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Geospace Environment Modeling (GEM)

Geospace Environment Modeling (GEM) is a broad-based, community-initiated research program on the physics of the Earth's magnetosphere and the coupling of the magnetosphere to the atmosphere and to the solar wind. The purpose of the GEM program is to support basic research into the dynamical and structural properties of geospace, leading to the construction of a global Geospace General Circulation Model (GGCM) with predictive capability. This GGCM model will be modularized and will complement parallel developments of magnetohydrodynamic models. The strategy for achieving GEM goals is to undertake a series of campaigns and focus groups, in both theory and observational modes, each focusing on particular aspects of the geospace environment.

The Geospace Environment Modeling (GEM) program is sponsored by National Science Foundation (NSF) Division of Atmospheric and Geospace Sciences.

What's New

  • The 2016 GEM Summer Workshop will be held together with CEDAR in Santa Fe, New Mexico during June 19-24, 2016. Information about the Workshop can be found at the GEM Workshop website at Virginia Tech. A tentative list of oral presentations will be compiled at GemWiki's 2016 Summer Workshop page.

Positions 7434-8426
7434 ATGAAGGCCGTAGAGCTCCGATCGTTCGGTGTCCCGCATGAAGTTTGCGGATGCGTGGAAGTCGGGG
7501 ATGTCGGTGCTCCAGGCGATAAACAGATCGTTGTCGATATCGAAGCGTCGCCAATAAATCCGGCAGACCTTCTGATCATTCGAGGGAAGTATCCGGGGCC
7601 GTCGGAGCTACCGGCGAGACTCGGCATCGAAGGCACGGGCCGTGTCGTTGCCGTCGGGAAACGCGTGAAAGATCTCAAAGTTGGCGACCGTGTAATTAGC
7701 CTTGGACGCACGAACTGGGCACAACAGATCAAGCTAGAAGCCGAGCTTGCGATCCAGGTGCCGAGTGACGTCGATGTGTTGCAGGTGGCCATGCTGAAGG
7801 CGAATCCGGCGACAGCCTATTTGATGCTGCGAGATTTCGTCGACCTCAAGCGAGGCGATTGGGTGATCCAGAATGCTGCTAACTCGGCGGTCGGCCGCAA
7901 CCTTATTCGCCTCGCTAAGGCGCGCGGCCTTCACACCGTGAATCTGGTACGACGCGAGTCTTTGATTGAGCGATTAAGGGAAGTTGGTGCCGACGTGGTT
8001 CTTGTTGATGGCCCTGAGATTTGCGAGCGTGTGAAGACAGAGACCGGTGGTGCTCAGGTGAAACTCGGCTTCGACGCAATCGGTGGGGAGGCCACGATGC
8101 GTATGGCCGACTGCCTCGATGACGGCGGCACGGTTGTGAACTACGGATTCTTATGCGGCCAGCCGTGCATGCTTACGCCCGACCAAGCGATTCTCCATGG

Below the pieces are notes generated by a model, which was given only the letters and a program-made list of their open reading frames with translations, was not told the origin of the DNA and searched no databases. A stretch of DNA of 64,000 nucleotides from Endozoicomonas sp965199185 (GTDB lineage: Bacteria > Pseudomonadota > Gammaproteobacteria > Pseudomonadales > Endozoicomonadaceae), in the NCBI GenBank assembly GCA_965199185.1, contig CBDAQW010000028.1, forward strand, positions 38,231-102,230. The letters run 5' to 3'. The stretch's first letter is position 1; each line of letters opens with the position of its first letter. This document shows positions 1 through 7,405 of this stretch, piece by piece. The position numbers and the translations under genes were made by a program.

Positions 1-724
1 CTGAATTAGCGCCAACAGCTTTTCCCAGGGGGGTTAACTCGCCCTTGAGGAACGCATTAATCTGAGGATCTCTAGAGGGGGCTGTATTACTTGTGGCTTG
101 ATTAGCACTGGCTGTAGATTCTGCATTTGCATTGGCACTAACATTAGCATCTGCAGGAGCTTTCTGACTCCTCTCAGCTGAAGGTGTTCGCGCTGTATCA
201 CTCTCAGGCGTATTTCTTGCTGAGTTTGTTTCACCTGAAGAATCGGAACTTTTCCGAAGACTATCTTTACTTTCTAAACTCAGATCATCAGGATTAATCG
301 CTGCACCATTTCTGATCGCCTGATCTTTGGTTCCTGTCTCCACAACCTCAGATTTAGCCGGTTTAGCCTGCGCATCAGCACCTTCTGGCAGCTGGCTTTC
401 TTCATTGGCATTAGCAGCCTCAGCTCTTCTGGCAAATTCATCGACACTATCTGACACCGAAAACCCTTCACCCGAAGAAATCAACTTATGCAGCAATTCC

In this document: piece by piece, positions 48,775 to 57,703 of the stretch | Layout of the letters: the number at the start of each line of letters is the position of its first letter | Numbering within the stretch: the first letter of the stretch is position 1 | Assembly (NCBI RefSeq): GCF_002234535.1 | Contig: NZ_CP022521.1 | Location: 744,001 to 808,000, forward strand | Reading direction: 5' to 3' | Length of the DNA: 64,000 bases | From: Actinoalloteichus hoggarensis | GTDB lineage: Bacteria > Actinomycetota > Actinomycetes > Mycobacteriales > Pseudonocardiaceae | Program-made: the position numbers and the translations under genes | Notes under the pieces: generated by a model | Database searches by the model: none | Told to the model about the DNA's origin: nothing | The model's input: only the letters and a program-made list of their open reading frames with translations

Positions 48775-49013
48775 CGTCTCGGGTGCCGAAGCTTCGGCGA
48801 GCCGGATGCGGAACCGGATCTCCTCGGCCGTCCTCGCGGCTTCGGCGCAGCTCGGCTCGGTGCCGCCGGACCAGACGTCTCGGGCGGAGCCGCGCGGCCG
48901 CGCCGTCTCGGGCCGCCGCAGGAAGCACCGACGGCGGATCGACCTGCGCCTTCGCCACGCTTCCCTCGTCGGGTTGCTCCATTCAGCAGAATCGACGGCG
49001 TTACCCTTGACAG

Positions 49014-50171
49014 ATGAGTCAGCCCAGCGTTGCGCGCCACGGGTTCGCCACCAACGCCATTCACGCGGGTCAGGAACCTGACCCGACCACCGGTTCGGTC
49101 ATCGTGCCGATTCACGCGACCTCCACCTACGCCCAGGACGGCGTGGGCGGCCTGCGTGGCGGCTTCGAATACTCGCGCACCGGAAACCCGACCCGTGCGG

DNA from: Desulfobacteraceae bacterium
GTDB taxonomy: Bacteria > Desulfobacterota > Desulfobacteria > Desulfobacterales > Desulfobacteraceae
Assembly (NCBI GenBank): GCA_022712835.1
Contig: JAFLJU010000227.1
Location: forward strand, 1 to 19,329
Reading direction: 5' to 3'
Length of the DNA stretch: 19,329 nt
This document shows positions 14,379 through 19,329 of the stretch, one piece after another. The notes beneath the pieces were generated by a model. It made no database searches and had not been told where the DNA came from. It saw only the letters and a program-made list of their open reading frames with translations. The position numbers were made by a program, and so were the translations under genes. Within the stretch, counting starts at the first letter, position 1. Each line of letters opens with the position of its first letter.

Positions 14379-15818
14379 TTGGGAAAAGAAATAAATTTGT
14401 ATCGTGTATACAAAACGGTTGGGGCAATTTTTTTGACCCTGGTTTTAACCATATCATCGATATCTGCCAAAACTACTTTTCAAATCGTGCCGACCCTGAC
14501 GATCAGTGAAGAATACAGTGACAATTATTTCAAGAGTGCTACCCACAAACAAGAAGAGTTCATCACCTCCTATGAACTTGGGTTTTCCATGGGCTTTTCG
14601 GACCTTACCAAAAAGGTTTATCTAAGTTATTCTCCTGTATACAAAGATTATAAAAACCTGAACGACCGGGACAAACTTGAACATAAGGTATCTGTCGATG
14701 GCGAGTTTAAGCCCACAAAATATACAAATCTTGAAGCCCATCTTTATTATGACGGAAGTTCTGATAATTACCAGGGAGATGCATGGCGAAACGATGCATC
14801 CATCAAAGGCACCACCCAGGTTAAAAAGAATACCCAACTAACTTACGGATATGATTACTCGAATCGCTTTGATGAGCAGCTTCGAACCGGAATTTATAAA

• Four new Focus Groups are selected to start in Summer 2016:
  1. Hartinger - ULF Wave Modeling, Effects, and Applications (UMEA)
  2. Eccles - FG: Merged Modeling & Measurement of Injection Ionospheric Plasma into the Magnetosphere and Its Effects (M3-I2)
  3. Garcia-Sage - Modeling Methods and Validation (MMV)
  4. Hietala - Dayside kinetic processes in global solar windmagnetosphere interaction
  • The 2015 GEM mini-workshop was held at Holiday Inn Golden Gateway in San Francisco on Sunday, December 13 before the Fall AGU Meeting. See venue information and the program schedule at the Mini-GEM Workshop site.

Acknowledgment and Disclaimer

This GemWiki site is based upon work supported by the National Science Foundation under Grant AGS-1405565. Any opinions, findings and conclusions or recommendations expressed at this web site are those of the authors and do not necessarily reflect the views of the National Science Foundation (NSF). Comments about this website can be e-mailed to the GEM Communications Coordinator at gemeditor [at]

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